Last year, we interviewed one of the animators of Ice Age: Dawn Of The Dinosaurs, Hans Dastrup (you can read the interview here), and he talked about how the stereoscopic team came in with just under a year left on the production of the project. That, he argued, was a tight squeeze, not helped by the fact that “a lot of us were not super-excited about doing it in 3D”. And while Dastrup went on to declare his happiness with the end result, the fitting of 3D to Ice Age: Dawn Of The Dinosaurs could, perhaps, best be described as ‘very, very subtle’ rather than ‘impactful’.

The same could be levelled at Warner Bros’ decision to turn the opening scene of Harry Potter And The Half-Blood Prince into 3D lasy year. It allowed it to put 3D on the poster, no matter how ineffective the end result actually was (very ineffective, in case you missed it). And my suspicion is that whenever 3D is added as a post-production fix – and I’m more than happy to be proved wrong here – that its impact is dampened considerably. As noted before, at least when a project is 3D from the ground up, it’s easier to buy into.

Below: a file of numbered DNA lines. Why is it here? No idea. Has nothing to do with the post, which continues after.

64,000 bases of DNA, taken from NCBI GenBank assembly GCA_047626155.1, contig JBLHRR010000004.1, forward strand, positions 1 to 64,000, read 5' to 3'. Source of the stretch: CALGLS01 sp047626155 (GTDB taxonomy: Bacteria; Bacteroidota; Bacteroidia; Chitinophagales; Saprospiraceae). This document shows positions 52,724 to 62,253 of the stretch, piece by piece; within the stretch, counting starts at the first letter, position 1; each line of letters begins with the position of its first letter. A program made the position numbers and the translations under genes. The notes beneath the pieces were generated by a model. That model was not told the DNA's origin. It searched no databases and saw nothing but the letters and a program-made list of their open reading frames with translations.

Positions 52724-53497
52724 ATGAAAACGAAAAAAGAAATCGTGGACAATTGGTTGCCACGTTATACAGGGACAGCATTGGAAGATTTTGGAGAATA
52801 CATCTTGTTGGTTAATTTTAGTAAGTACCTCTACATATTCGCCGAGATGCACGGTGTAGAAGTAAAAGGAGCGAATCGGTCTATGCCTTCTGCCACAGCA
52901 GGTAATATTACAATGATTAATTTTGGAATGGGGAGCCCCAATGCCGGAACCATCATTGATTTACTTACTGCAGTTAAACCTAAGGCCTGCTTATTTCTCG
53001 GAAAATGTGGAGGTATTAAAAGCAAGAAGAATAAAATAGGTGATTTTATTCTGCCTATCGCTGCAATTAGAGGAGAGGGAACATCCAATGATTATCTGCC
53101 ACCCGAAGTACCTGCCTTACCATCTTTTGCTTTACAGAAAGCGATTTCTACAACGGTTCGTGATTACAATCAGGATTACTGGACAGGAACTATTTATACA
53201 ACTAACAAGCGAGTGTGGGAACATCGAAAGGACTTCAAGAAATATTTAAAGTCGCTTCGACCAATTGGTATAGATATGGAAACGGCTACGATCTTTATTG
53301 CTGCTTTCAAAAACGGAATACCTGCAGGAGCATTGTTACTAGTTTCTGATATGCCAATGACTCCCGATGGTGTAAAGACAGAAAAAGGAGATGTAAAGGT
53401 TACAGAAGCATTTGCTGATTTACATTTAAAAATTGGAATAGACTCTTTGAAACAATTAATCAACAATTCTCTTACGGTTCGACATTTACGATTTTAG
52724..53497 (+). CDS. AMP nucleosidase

That said, there are still the same problems that 3D technology is throwing up. The main one, and we’re hearing this a lot, is that it’s inducing headaches in some people who are sitting and watching movies with 3D glasses on. We spoke to a major Hollywood film director recently, who hasn’t yet made a 3D film, who expressed his excitement for the technology. But he did also say that about half the people he knew of who had seen Avatar were complaining of headaches. That’s anecdotal, certainly, but we’d be keen to see some solid work done on that. Because it does appear to be a significant problem, and one that’s being brushed aside in the 3D goldrush.